Cookie Counters

We recently received a huge order of materials for our Child Development lab at the college and this little item was in amongst the boxes.  When I saw it in real life, I was so excited that it was as cool as I thought it would be.  My kids, especially my younger son Louie, would have LOVED this when he was little.  He was obsessed with miniature foods and we had the complete miniature kitchen in the basement, where he played for hours and hours and hours.

Many of the uses for this manipulative are immediately obvious (counting, sorting, matching) but I wonder about some “not-so-obvious” ways they could be used in a home or center.  If you have 10 children or less, you could use them as a way help make decisions about turn-taking.  The teacher can put in the number of cookies that correspond to the number of children and then each child can pull out a cookie, one-by-one to decide who goes first, etc.  This could be used for hand washing, getting in line, or show-and share.

Any other great ideas for the Cookie Counters?

6 Replies to “Cookie Counters”

      1. I had the children close their eyes and pick a cookie in the jar and try to guess what number they got, and if right put on the side if wrong put back in the jar and do again, also the children also count how many chips are on the cookie to learn and recognize the number along with the colors.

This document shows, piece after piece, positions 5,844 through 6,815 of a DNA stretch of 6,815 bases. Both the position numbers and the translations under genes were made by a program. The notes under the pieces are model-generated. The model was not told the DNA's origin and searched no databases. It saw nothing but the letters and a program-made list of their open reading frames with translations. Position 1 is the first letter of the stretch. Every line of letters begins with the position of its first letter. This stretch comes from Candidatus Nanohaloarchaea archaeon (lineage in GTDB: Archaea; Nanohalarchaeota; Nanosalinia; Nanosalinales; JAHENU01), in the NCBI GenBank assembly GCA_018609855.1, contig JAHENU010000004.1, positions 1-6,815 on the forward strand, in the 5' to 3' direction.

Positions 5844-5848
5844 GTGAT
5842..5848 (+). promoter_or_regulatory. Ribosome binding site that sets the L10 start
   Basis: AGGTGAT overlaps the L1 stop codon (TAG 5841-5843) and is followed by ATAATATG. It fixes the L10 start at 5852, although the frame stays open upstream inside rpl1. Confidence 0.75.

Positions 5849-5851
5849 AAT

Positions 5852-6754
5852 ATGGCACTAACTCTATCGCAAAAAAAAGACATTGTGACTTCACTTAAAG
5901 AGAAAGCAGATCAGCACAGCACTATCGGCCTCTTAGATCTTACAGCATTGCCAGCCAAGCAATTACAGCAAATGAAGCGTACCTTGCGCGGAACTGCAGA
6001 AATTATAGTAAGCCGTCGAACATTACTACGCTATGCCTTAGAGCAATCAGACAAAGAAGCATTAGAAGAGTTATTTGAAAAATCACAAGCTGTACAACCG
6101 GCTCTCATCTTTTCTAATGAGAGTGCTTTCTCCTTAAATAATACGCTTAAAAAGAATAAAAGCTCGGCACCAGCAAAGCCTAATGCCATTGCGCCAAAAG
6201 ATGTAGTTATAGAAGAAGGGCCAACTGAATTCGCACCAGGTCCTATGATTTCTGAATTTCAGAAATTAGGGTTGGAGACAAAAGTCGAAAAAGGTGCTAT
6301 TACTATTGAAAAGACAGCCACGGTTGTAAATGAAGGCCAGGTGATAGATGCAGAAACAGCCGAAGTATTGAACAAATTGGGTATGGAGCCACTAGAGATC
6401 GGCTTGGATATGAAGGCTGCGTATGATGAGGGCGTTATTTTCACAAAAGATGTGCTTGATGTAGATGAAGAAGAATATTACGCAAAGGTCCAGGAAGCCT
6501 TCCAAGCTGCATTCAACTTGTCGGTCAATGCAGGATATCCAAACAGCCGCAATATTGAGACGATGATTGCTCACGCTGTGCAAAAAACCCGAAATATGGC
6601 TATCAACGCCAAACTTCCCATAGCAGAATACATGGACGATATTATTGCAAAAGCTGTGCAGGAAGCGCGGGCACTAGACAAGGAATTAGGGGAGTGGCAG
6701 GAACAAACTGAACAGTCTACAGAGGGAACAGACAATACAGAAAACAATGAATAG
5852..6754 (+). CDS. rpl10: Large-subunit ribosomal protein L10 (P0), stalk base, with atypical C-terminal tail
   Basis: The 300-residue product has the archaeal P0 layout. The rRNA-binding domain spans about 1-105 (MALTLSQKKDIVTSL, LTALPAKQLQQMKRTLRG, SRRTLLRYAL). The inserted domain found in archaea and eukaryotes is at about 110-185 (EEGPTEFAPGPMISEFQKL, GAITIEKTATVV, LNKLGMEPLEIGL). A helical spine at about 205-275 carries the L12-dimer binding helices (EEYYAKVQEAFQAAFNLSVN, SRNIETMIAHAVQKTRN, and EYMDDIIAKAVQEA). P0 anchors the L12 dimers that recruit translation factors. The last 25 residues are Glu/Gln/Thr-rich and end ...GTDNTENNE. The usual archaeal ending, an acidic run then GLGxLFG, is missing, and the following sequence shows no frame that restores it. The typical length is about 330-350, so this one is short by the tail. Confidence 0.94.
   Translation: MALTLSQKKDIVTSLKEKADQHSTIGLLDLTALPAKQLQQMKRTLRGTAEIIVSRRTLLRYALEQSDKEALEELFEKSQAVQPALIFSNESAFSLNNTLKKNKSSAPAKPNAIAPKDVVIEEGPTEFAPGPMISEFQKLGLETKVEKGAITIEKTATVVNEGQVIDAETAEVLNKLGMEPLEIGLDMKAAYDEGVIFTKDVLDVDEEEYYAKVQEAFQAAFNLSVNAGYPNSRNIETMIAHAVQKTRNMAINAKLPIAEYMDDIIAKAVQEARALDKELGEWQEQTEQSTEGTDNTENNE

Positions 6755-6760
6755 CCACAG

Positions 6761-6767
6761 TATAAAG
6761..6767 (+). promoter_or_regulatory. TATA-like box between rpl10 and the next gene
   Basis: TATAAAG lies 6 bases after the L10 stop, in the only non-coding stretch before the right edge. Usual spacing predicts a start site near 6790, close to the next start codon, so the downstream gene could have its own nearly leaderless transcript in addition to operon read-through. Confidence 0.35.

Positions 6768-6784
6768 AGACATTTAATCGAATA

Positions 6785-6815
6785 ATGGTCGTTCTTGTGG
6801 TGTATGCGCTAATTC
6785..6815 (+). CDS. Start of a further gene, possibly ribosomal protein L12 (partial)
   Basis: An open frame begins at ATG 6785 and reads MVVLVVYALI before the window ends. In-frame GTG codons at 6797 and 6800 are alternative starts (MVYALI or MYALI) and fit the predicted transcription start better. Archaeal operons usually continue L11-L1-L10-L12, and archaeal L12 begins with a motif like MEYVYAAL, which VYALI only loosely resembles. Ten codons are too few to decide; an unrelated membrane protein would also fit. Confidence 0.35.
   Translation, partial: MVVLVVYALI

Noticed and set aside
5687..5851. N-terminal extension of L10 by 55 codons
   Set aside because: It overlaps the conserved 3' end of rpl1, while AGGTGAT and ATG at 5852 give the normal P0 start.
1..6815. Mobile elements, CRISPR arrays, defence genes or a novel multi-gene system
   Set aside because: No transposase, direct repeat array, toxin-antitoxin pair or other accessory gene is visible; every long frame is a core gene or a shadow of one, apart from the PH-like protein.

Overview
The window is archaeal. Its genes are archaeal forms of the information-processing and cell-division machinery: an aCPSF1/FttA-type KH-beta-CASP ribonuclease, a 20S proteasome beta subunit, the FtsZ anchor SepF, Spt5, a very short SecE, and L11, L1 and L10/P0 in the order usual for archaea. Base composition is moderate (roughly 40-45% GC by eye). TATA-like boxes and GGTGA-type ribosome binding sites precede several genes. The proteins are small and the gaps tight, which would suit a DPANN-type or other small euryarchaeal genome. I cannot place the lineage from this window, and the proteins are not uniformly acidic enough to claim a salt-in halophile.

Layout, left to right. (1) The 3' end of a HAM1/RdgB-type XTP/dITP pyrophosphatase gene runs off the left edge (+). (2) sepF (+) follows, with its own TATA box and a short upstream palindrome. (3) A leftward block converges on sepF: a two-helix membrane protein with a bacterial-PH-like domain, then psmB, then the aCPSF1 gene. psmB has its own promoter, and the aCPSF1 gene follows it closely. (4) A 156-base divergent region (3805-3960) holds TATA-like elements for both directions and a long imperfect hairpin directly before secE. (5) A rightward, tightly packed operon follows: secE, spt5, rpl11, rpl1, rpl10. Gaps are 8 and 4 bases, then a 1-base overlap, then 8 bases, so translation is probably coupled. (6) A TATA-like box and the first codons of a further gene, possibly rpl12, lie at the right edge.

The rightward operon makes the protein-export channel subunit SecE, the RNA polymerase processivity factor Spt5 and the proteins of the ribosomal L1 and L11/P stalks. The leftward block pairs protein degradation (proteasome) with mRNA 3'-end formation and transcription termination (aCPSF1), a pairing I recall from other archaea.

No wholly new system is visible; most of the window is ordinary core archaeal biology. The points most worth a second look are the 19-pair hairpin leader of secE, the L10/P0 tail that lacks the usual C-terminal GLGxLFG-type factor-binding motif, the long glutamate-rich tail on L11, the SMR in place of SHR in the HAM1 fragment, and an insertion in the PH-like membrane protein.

1. Guessing games are usually really successful with young children as the anticipation builds as each child pulls the cookie out. When they count the chips on one side, be sure to reinforce the activity by then flipping the cookie over to make sure the chips match the numeral.

  1. I love the \”turn sharing\” idea with the cookies. We were working with them yesterday, and one of the 4 year olds threw a fit because he wanted his turn. I only have 3 to work with, but they love the cookie jar. I read the cookie story first as suggested, too.

    1. I am so glad the children are enjoying them. I can see that the cookie jar could create some frustration in children waiting for their turns. Try to use it in ways that all three children get to pull one out during the same activity so they can be reassured that they will get a turn.
      Have you tried playing \”Who stole the cookie from the cookie jar\”?

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